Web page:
Python typeerror: ‘list’ object is not callable Solution

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Python typeerror: ‘list’ object is not callable Solution
vinaykhatri

Vinay Khatri
Last updated on April 14, 2024

    typeerror: ‘list’ object is not callable is a Python error, and it is not that common, but still, you should know why this error occurs in Python and how to solve it. This error generally occurs when we use () parenthesis to access Python list elements instead of square brackets. Python interpreter treats parenthesis like a function call. That's why it throws this error.

    In this Python guide, we will discuss this error in detail and learn how to solve it with the help of some examples.

    The Problem: typeerror: ‘list’ object is not callable

    Whenever you encounter this error during executing your Python program, you just need to know that you are trying to access a list element using parenthesis () instead of a square bracket [] . The error statement typeerror: ‘list’ object is not callable is divided into two parts.

    1. typeerror : It is a kind of error present in Python. And it generally represents those kinds of errors in which we try to access the property or functionality of an object using the invalid property.

    2. ‘list’ object is not callable : Statement specifies the error message. It tells us that the list object is not callable. In Python, callable objects are functions and methods. And to call them, we use the function name or method name followed by the parenthesis. But if we apply the same syntax to the Python list, we get the type error with this error message.

    Error Reason

    Python list is a data container that stores its elements in sequential order. To access the individual elements from the list, we use the element index value inside the square bracket and proceed by list variable name.

    Example

    >>> my_list = ['a', 'b', 'c', 'd']
    >>> #access list element using []
    >>> print(my_list[2])
    c

    But if we use () parenthesis to access the list element instead of square brackets [] , the Python interpreter will throw the TypeError: 'list' object is not callable Error.

    >>> my_list = ['a', 'b', 'c', 'd']
    >>> #access list element using ()
    >>> print(my_list(2))
    Traceback (most recent call last):
    File "<stdin>", line 1, in <module>
    TypeError: 'list' object is not callable

    Why?

    The variable name followed by the parenthesis and a value inside it is the syntax for the function call.

    Example

    def hello(number):
        print(number)
    
    # function call
    hello(20)

    So when we pass the parenthesis along with the Python list, the interpreter treats the statement as function calls, and the function call is not valid for a list, so Python throws the

    TypeError: 'list' object is not callable Error. This simply means we are confusing the list object with a function object.

    Example

    hello = ['Hi', 'Hey', 'greetings', 'bonjour']
    
    # calling funciton 
    hello(3)

    Output

    Traceback (most recent call last):
    File "main.py", line 4, in <module>
    hello(3)
    TypeError: 'list' object is not callable

    The common Scenario

    Errors are nothing but the small mistakes we commit during writing code. And it is difficult to write a complete project without committing any errors. The most common case when we commit this error is when we are looping throw the list using its index value and performing any function on the element at the same time.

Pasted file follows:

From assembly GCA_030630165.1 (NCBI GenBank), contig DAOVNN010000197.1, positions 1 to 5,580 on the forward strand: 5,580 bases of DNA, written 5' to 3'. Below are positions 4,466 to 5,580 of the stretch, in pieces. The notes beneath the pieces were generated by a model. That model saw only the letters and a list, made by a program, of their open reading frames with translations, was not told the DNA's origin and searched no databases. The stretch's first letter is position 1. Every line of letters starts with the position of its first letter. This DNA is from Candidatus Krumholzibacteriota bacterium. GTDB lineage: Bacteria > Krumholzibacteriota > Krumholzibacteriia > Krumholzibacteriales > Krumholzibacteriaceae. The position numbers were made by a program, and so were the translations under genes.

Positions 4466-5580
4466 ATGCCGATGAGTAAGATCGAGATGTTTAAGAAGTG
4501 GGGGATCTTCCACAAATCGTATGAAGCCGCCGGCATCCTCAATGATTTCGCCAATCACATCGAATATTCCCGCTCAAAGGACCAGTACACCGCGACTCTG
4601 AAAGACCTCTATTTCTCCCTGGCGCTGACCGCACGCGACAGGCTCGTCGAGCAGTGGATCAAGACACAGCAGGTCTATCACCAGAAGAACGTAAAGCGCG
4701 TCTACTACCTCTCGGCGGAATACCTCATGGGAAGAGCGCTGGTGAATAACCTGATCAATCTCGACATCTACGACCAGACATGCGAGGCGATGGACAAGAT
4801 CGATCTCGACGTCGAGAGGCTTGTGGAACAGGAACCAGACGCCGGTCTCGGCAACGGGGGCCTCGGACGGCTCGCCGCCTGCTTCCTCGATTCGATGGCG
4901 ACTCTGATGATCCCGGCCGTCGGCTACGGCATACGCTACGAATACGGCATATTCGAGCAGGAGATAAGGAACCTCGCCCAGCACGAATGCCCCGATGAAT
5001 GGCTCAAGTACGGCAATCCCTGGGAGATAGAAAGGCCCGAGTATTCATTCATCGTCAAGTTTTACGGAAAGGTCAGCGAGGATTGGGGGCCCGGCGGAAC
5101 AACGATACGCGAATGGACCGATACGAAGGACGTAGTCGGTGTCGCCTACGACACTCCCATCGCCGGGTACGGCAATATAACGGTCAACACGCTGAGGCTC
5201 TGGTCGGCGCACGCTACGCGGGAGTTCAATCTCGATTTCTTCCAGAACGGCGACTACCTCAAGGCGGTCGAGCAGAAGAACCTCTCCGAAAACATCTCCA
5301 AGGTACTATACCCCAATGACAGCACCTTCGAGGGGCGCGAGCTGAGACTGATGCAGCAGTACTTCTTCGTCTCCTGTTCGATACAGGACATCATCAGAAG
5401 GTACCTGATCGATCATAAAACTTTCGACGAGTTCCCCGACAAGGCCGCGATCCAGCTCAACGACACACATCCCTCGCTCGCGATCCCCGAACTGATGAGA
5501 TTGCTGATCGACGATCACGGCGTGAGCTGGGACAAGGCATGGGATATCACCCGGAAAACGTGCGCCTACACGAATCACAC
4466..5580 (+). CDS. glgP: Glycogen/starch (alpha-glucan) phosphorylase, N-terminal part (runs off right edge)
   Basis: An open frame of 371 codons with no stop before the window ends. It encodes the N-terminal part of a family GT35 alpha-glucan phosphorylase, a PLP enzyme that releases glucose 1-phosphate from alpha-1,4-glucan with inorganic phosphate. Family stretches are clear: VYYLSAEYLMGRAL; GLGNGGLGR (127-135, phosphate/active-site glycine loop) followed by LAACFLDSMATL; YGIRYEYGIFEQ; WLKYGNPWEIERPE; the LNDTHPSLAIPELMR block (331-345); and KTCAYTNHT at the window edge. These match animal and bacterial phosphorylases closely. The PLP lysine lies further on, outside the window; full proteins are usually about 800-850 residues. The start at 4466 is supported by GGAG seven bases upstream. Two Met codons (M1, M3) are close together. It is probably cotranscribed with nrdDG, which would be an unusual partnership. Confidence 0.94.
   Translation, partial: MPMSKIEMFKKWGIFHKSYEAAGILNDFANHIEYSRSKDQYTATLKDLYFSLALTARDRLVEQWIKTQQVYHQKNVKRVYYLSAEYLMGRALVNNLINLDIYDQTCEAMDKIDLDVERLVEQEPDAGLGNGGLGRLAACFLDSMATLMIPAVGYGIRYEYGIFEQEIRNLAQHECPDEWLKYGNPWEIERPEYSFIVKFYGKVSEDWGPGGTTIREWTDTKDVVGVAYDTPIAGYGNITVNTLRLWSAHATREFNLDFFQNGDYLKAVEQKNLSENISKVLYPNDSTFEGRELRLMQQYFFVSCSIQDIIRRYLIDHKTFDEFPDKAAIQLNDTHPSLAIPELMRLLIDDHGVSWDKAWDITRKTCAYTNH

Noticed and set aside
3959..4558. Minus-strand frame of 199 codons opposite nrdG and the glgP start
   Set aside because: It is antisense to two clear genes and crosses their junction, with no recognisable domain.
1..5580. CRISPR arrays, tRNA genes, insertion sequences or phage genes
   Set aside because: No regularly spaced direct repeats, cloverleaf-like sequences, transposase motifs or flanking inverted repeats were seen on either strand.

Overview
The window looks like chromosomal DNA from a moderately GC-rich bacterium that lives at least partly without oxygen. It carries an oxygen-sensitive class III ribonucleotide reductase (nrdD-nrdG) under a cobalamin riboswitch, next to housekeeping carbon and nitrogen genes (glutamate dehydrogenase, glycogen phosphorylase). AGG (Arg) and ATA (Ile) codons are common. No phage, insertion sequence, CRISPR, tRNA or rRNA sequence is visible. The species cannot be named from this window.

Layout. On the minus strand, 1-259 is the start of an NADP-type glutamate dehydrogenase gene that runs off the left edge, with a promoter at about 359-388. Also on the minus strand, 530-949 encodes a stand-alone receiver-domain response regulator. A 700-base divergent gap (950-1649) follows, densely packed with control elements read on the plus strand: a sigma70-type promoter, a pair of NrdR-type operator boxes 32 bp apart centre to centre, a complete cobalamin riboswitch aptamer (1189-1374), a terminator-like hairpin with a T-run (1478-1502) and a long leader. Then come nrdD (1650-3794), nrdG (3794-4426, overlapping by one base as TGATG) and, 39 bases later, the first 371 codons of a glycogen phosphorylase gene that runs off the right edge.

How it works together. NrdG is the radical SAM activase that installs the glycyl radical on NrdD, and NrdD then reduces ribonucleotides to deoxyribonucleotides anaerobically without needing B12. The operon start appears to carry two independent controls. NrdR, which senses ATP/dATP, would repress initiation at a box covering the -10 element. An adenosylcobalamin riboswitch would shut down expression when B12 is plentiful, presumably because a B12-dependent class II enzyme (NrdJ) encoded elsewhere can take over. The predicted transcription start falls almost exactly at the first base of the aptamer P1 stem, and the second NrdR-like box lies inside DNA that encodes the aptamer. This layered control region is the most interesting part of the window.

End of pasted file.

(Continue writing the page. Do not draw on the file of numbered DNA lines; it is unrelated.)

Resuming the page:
Let's create an example where we have a list of lowercase alphabets, and we need to convert them into uppercase alphabets.

    Example

    # list of lowercase alphabet
    alpha = ['a', 'b', 'c', 'd', 'e', 'f', 'g', 'h', 'i', 'j', 'k', 'l', 'm', 'n', 'o', 'p', 'q', 'r', 's', 't', 'u', 'v', 'w', 'x', 'y', 'z']
    
    for i in range(len(alpha)):
        # print lowercase letter to uppercase
        alpha[i] = alpha(i).upper()
    print(alpha)

    Output

    Traceback (most recent call last):
    File "main.py", line 6, in <module>
    alpha[i] = alpha(i).upper()
    TypeError: 'list' object is not callable

    Solution

    In our above program, we are receiving the error at line 6 where we are converting the lowercase letter to uppercase using alpha[i] = alpha(i).upper() statement.

    In that statement, we are trying to access the alpha list element using () brackets, which is wrong. To solve the problem, we just need to use [] brackets instead of () brackets to access the list elements.

    Solution

    # list of lowercase alphabet
    alpha = ['a', 'b', 'c', 'd', 'e', 'f', 'g', 'h', 'i', 'j', 'k', 'l', 'm', 'n', 'o', 'p', 'q', 'r', 's', 't', 'u', 'v', 'w', 'x', 'y', 'z']
    
    for i in range(len(alpha)):
        # print lowercase letter to uppercase
        alpha[i] = alpha[i].upper()
    
    print(alpha)

    Output

    ['A', 'B', 'C', 'D', 'E', 'F', 'G', 'H', 'I', 'J', 'K', 'L', 'M', 'N', 'O', 'P', 'Q', 'R', 'S', 'T', 'U', 'V', 'W', 'X', 'Y', 'Z']

    Conclusion

    The Python error ‘list’ object is not callable , is a typeerror that occurs when the Python interpreter mistreats the list element access as a function call. This happens because we mistakenly use the () bracket to access the list element that is supposed to be a square bracket [] . Indexing always supports a square bracket, and for the function calls, we use the () bracket with the variable name.

    If you are still getting this error in your python program, please comment down your code. We will help you to debug it.

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